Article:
Key Insights – A New Model for Regulating Aged Care

October 5, 2023 | Aged Care Reform

By Taranjot Minhas, Senior Consultant

With ongoing consultation on the regulatory model for aged care, the Department of Health and Aged Care conducted a webinar on the design of the new model in May (see recording here). As we progress towards the go-live date in July 2024, we are putting together a summary of the key concepts and insights from the consultation and documents so far, to help you prepare for what’s coming.


The new regulatory model will support planned reforms to in-home aged care and responds directly to Royal Commission’s recommendations, including:

  • Recommendations 92 and 93 (provider approval and accreditation)
  • Recommendations 13,14, 50, 131, 123, 133 and 135 (provider registration and obligations) 
  • Recommendations 97, 101, 102, 103, 134 and 136 (monitoring and enforcement) and 
  • Recommendations 10, 98 and 99 (complaints and whistle-blower protections). 

Once finalised, the new model will be included in the New Aged Care Act and its supporting legislation. Under the new model, regulation will be proportionate to risk and support continuous improvement in the sector. The new model’s four foundations build an approach that is: 

  • Rights-based 
  • Person-centred 
  • Risk-proportionate and 
  • Focused on continuous improvement.

Raising the quality of aged care 

To deliver consistent, high-quality care to older people, the model will: 

  • Drive cultural change across the sector 
  • Adopt relationship-based regulation to build:
    1. Stronger working relationships 
    2. Deeper trust and 
    3. more transparency in the sector. 

This means, providers will be incentivised to improve, but there will be escalating enforcement actions available to the Regulator too. Providers that do not respect older people’s rights, fail to improve, or deliver high quality care, and put people at risk of harm will face strong enforcement action from the Regulator.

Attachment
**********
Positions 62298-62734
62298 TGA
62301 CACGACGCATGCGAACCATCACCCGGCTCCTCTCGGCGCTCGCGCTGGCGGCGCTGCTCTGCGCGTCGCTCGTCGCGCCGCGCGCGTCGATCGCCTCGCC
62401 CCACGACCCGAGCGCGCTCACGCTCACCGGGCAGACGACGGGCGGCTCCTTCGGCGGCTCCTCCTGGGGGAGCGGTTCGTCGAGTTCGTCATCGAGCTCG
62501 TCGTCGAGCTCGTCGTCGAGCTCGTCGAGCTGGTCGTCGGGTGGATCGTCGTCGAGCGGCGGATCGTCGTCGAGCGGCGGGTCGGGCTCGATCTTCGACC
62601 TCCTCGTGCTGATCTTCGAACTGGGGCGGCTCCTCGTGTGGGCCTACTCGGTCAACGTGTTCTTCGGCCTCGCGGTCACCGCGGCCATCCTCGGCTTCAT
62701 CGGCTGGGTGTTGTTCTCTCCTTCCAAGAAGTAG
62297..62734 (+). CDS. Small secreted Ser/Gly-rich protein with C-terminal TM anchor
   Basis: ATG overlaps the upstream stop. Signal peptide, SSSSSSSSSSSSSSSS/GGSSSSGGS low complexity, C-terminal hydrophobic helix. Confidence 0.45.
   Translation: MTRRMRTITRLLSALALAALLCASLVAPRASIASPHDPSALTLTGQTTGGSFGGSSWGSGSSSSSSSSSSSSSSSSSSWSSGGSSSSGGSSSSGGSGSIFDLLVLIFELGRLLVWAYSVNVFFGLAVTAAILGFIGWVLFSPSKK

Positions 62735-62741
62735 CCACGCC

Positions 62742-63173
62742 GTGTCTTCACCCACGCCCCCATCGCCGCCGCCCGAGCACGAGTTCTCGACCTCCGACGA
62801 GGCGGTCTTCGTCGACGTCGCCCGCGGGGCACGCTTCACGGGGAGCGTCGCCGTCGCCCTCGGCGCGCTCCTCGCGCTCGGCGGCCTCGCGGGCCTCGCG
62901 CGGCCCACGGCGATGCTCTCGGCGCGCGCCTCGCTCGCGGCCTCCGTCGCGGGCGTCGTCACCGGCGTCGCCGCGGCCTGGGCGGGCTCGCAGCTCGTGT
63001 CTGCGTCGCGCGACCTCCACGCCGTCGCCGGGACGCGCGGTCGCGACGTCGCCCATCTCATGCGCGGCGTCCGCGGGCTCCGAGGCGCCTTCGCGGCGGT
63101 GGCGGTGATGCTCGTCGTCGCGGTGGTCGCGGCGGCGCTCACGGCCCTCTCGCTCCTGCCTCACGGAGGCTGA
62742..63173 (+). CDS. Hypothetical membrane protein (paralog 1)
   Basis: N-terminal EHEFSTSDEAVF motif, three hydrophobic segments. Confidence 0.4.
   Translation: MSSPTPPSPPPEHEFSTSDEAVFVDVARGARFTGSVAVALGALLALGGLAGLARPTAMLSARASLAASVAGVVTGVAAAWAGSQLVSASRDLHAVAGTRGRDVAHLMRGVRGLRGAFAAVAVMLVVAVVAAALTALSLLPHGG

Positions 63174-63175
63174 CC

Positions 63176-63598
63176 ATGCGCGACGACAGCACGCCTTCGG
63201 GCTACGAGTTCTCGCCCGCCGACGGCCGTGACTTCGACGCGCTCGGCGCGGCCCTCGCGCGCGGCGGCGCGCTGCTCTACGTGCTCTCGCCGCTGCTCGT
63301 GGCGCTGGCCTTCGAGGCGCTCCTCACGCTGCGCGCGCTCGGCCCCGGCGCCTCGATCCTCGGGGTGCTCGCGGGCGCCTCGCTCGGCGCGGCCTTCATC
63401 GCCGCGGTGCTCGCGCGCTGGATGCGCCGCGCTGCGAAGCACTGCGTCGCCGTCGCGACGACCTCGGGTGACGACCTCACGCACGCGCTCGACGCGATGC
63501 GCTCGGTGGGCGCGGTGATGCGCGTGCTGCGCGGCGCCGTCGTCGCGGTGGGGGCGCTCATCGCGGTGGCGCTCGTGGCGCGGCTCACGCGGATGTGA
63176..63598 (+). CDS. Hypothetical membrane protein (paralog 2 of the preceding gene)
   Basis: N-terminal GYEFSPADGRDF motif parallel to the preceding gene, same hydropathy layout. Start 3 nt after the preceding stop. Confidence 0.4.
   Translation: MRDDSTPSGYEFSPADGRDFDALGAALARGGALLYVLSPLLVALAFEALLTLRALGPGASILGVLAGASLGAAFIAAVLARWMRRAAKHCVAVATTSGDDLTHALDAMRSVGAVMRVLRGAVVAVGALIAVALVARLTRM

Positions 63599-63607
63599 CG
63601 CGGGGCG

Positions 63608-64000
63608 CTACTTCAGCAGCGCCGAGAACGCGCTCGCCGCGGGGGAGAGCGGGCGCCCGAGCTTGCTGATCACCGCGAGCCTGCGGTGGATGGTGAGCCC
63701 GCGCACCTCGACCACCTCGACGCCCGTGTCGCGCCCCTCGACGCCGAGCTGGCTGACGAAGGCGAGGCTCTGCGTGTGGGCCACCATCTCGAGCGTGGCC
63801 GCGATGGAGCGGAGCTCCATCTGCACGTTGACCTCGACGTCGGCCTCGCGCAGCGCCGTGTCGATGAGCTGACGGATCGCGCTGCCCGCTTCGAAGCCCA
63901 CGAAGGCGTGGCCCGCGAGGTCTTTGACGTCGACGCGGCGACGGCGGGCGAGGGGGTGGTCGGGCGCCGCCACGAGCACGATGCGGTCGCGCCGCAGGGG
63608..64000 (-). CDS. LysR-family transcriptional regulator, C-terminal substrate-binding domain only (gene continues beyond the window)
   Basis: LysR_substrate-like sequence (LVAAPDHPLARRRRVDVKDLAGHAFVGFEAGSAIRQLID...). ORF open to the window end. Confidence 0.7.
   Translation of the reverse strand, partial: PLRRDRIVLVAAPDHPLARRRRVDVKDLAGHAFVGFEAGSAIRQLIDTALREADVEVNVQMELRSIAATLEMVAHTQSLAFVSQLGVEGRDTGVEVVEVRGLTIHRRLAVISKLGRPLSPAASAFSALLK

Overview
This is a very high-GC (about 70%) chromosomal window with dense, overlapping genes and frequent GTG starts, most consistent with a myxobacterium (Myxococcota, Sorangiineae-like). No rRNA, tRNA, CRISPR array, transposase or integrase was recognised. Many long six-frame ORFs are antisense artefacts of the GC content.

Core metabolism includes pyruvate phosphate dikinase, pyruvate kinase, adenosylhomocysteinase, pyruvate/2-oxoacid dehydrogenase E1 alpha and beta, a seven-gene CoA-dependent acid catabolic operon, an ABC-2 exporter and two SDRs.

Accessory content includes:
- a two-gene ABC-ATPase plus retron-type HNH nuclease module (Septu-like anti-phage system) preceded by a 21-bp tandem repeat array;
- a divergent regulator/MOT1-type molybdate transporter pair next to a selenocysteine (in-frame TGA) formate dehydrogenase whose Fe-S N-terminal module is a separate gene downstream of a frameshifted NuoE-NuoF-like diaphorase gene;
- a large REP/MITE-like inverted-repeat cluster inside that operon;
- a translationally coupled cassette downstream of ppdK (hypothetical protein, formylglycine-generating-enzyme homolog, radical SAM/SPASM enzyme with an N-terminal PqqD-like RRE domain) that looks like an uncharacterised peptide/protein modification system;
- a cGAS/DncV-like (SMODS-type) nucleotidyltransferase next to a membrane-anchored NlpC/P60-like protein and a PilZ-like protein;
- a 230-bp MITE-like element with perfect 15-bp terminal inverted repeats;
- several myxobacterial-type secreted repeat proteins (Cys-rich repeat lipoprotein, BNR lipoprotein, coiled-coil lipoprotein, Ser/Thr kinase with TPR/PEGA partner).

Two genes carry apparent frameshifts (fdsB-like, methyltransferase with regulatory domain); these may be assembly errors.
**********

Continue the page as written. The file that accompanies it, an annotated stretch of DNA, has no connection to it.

Figure 1 below shows the four “safeguards” – the range of regulatory tools and functions that will be used to help achieve these goals:

Below is a summary of the key concepts from each safeguard. 

1. Supporting quality care 

This safeguard places greater emphasis on relational regulation that aims to help drive cultural change and improve quality care outcomes for older people – aims to create a responsive and collaborative environment for providers to engage with the Regulator (and the Department) on innovation and continuous improvement, and to seek support and advice to avoid non-compliance with their responsibilities. 

One of the major changes will be to audits against the Quality Standards, including graded assessment against the strengthened Quality Standards, which will incentivise providers to continuously improve and strive for excellence. 

The outcomes of audits will support providers to: 

  • Share their plans for continuous improvement with older people and their representatives.
  • Work with their consumer and quality advisory bodies to implement and sustain these improvements over time. 

Incentivising high quality care will include several approaches, including: 

  • Publishing performance reporting for greater transparency and motivation to continuously improve.
  • Promoting good performance, celebrating success within the sector, and enhancing public trust through commendations, endorsements from other bodies, communities of practice, titling, and promotion on Regulator website and My Aged Care.
  • Graded assessments in the new audit process.
  • Applying right-touch regulation to high performers such as changing evidence requirements for next registration cycle. 

2. Becoming a provider 

Universal provider registration and re-registration is proposed to replace the current ‘Approved Provider’ arrangements under the existing Act. 

  • To apply to all providers delivering Commonwealth subsidised aged care services.